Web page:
MONTREAL -- The Greyhound ride was sweeter than expected, as I was sandwiched between two Canadian vixens the whole way up. Across the aisle was a cute manicured hippiechick who slugged a bottle of cabernet between Manchester and Burlington; behind me I had a questionably-legal teen with cans so firm that they couldn’t have sprouted more than six months ago. The latter was traveling with her grandparents, who seemed oblivious to their baby’s flirtatious, stripper-bound ways. Either that or they’ve just accepted that 16-year-olds are fair game in Quebec.
I don’t know what this says about my past and current substance abuse issues, but I was extremely nervous to go through customs -- even though I was innocent! When you take a bus across the border, you automatically have to get off and chat with inspectors, and since I resemble the president of Iran, things like this make me nervous. Luckily, there was a dude with a terrorist beard to take the heat off, as well as a guy whose push-ups outside the bus on every break led me to believe that his rap sheet is no blank slate.
I saw three above-ground pools on the way up, so while it’s pretty obvious that Canadians are for the most part stronger-willed and better-looking than Americans, some of them have less class than Rodney Dangerfield. I always look for signs like this because, well, I, too, have no class. Not only that, but I have a pretty thick New York accent that makes me feel especially unrefined when conversing with foreigners.
Like most people who took 10 years of French, I don’t speak a word of it. Not only that, but I refuse to try. To me it’s like karate lessons: you practice all these cool kicks and grapple holds, then when you get in a fight, you instinctually grab your opponent’s ears and kick him in the groin. Luckily, my friend Adam Sampler will be showing me around all weekend. He doesn’t speak French either, but he’s been living here for eight years so he knows the drill.
Quick side story: when I was growing up, the code name in my family for Jewish people was “Canadian.” Not on some Nazi shit, but when you're full-blooded guineas living on Long Island it’s impossible to abstain entirely from anti-Semitism – no matter how many close Jewish friends you have. Long story short, after hanging with my family for a day, Adam – who’s both Jewish and Canadian – asked me what my aunt had against Canadians. Needless to say, there was no talking my way out of that one.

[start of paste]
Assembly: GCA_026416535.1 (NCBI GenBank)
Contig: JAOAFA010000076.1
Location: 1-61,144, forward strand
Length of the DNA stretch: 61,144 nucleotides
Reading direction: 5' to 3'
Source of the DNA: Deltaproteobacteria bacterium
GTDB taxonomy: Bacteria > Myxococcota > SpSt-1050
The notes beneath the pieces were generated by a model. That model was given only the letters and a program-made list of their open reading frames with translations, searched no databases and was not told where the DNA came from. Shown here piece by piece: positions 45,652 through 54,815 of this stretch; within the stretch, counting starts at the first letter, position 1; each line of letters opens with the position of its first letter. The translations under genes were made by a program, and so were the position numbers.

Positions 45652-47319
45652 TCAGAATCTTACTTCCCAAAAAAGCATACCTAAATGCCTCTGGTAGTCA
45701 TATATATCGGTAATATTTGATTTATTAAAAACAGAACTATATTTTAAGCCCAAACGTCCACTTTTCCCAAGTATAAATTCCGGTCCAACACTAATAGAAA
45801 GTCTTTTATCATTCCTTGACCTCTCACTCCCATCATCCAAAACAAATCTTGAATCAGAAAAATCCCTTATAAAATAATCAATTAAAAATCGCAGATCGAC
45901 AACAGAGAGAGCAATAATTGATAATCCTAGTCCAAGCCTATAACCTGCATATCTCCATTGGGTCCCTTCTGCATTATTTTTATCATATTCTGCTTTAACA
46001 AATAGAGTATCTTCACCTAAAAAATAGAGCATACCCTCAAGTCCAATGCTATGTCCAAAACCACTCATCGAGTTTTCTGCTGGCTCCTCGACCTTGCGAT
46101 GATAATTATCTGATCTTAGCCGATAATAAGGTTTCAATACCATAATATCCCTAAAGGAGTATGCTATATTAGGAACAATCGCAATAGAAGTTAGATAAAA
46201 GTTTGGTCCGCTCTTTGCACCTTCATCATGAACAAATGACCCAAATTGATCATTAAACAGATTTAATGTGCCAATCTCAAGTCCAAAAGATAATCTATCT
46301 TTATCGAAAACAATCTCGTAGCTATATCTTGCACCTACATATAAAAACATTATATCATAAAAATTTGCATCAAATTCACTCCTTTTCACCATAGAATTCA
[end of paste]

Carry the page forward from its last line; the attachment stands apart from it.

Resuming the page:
So within minutes of landing at my boy’s apartment I’m tugging on a tampon-sized spliff and strolling on the Esplanade. As I’m sure you know, the weed is splendid up here, and neither cops nor people with small children seem to care if you toke in public. Last time I was in Montreal, you could smoke inside everywhere. But that’s not the case anymore; now the streets are flooded with people burning everything from butts and blunts to pipe tobacco.
Before I continue, let me just say right now that there will be no music news today. This dispatch covers Tuesday, and I’m not checking shows until tonight. I know you don’t care, but I figured that you might have justified using valuable work time to read this by kidding yourself that you’re learning something about jazz. If that’s the case, please return tomorrow.
Actually – if you’re interested in getting interested about jazz, pick up Downbeat magazine. It’s one of the last authentic music mags in any genre, and boy are they in full-force up here. Nice guys these jazz critics are: last night I met a dude named Chris from Los Angeles who, at least in my mind, defined what a jazz reporter should look and act like. From his skin to his shirt to his pants and shoes, Chris was black on black on black on black. He’s been to more Jazz Fests than he can count – for real – and when I asked him what he was excited to see, he might as well have run through the whole schedule. I hope I’m still that excited about music 30 years from now. Most of the aging rock critics I meet at festivals and conferences are decidedly miserable to the point that you would forget they’ve been partying on their paper’s tab for a half-century.
Before I run off, let me give a brief preview of the rest of this week. No doubt I’ll be doing some sort of ignorant list about things that are funny in Montreal (i.e., the way French people pronounce “Super Sex” – the name of the biggest tourist trap strip club up here – makes you want to say, “Uhhh – I’ll have the sex”). Music-wise, tonight I’m meandering about various random jazz shows, tomorrow I’m checking out the RZA and GZA, the latter of whom is performing his entire album “Liquid Swords,” and on Friday I’ll be checking Lee Perry, who’s jamming with the Wailers. Much more, too. Maybe I’ll even post some nude photos. Of chicks, dude – chill.